Stocks Gain on Economic Data while North Korea Tensions Mount
Sources: Sources for data in tables: Equity Market and Fixed Income returns are from JP Morgan as of 9/01/17. Rates and Economic Calendar Data from Bloomberg as of 9/05/17. International developed markets measured by the MSCI EAFE Index, emerging markets measured by the MSCI EM Index. Sector performance is measured using GICS methodology. S&P 500 earnings data from FactSet as of 9/01/17.
U.S. stocks had one of their best weeks of the year as geo-political concerns took a back seat to strong economic data. The S&P 500 Index gained 1.4%, the Russell Midcap Index gained 1.5%, and the Russell 2000 Index, a gauge of small cap companies, advanced 2.7%. On the international front, developed markets ended the week 0.6% higher while emerging markets moved 0.7% to the upside.
Last week was a busy one for those with an eye on economic data. A revised estimate of second quarter U.S. Gross Domestic Product (GDP) was released last Wednesday and showed that the economy grew at an annualized pace of 3.0% during the quarter, besting consensus calls for a 2.8% gain. In addition to GDP, monthly reports on consumer confidence, personal income, and employment were also released. Despite saber rattling with North Korea, U.S. consumers have refused to let their confidence be shaken. The Conference Board’s consumer confidence index moved higher to a 122.9, the highest reading since March. The monthly personal income report showed both income and inflation growing only moderately and in line with expectations. While there are a few different means of calculating inflation, the Federal Reserve prefers personal consumption expenditures (PCE) when making monetary policy decisions. PCE Inflation is released alongside personal income and showed prices rose 1.4% versus last year, below the Fed’s target of 2%. Inflation, which typically increases with growth, has been absent and is one of the main contributors to the persistently low level of interest rates. Finally, the monthly employment report released Friday showed that 156,000 jobs were added during August, missing estimates which called for 180,000 new hires. This led to a slight tick up in the unemployment rate from 4.3% to 4.4%.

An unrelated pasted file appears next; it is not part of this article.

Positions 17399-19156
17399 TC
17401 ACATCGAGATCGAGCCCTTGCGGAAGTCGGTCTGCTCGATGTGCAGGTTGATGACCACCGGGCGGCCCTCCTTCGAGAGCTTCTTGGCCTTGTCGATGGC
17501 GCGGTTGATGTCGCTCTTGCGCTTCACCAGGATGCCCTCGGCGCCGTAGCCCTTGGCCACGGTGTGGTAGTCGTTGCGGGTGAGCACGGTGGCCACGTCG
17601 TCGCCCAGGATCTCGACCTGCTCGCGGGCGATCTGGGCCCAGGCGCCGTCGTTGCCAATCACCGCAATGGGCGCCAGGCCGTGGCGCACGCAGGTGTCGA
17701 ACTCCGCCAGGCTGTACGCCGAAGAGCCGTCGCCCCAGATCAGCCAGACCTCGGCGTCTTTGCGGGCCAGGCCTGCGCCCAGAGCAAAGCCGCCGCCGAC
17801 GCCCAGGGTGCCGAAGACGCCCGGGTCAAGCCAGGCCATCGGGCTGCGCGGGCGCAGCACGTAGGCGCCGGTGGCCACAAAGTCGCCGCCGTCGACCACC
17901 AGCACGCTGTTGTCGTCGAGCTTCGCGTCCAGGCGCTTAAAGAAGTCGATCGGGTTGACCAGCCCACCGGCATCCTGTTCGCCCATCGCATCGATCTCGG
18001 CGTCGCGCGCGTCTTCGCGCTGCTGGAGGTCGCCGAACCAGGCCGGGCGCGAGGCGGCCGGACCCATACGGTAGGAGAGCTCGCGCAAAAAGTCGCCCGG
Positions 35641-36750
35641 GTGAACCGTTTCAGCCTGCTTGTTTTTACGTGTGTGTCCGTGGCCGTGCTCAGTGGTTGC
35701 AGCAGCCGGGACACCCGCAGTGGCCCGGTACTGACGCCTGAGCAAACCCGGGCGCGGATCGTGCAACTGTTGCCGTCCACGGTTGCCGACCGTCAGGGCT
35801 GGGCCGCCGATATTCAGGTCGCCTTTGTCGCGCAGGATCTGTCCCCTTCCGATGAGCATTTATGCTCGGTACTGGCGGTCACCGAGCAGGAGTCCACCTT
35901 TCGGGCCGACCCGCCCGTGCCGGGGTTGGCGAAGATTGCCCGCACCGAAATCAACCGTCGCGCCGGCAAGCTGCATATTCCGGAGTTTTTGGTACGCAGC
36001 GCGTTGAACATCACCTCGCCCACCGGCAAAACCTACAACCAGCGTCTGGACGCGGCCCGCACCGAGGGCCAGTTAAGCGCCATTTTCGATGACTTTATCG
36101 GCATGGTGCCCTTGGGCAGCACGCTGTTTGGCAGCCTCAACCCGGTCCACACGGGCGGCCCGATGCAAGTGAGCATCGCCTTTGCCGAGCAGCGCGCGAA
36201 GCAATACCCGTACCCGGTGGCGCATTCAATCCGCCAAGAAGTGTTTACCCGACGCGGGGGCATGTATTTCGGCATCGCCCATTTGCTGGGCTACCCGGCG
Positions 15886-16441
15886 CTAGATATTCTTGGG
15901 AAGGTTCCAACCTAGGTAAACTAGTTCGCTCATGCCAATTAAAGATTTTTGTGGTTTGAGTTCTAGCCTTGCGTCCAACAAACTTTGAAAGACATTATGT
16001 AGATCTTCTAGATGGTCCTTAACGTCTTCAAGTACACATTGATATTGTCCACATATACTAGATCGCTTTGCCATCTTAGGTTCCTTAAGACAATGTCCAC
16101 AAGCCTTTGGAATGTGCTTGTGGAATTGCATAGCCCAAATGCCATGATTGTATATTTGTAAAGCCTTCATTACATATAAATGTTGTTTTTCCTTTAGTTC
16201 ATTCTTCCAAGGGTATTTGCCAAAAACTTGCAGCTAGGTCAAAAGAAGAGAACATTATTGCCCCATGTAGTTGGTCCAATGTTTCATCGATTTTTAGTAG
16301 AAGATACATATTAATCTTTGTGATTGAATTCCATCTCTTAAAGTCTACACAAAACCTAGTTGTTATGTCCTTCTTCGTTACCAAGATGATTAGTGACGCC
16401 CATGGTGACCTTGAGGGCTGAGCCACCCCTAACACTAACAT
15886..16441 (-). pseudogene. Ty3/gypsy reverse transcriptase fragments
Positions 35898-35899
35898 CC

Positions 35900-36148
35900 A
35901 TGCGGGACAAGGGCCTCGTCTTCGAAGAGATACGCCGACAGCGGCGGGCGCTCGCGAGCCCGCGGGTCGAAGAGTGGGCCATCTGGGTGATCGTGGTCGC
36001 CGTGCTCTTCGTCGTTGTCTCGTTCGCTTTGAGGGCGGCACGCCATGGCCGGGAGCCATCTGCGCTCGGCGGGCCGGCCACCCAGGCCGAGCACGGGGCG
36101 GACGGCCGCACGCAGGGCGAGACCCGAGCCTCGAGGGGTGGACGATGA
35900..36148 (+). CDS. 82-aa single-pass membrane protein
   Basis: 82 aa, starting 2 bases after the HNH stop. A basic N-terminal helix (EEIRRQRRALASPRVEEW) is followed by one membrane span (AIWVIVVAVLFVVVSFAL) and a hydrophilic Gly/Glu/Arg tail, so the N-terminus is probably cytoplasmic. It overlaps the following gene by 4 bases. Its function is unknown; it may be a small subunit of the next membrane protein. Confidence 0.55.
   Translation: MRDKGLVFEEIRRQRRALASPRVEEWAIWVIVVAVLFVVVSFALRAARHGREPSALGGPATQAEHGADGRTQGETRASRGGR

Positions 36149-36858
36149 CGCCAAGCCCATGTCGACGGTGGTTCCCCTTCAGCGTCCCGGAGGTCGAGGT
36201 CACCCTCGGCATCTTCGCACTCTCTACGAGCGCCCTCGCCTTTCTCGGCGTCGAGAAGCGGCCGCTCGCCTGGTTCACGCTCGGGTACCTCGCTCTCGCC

While U.S. economic data was highlighted above, investors also need to consider the health of the global economy. Fortunately, the global economy is experiencing a period of synchronized growth. This is the first time since 2010 that most major countries and economies are advancing, albeit at different rates, at the same time.
Uncertainties continue to persist, however, and include the ongoing geo-political issues stemming from North Korea, as well as the U.S. Government’s upcoming debt ceiling negotiations. Goldman Sachs pointed out in note during the week that, historically, volatility has been higher from September to November than during other months of the year. Couple this with already high valuations in most asset classes and investors would be wise, in our view, to ensure that some form of downside protection is in place within their own respective portfolios. We continue to suggest that we are in the midst of secular bull market but recognize the potential for intermittent bouts of volatility.
We, at Hennion & Walsh, continue to believe in the long term benefits that a diversified portfolio can provide. In terms of how to decide upon the proper asset allocation strategy, however, investors need to understand their objectives, time horizon, and risk tolerance. The best method for making these determinations is by completing a financial plan. If you would like to learn more about Hennion & Walsh’s financial planning process, or to simply have a portfolio review completed, please do not hesitate to speak with your Hennion & Walsh Financial Advisor or a member of the Hennion & Walsh Asset Management Team.
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Disclosures: Past performance does not guarantee future results. We have taken this information from sources that we believe to be reliable and accurate. Hennion & Walsh cannot guarantee the accuracy of said information and cannot be held liable. This information is provided for informational purposes only and is not a solicitation to buy or sell any of the asset classes or sectors discussed.
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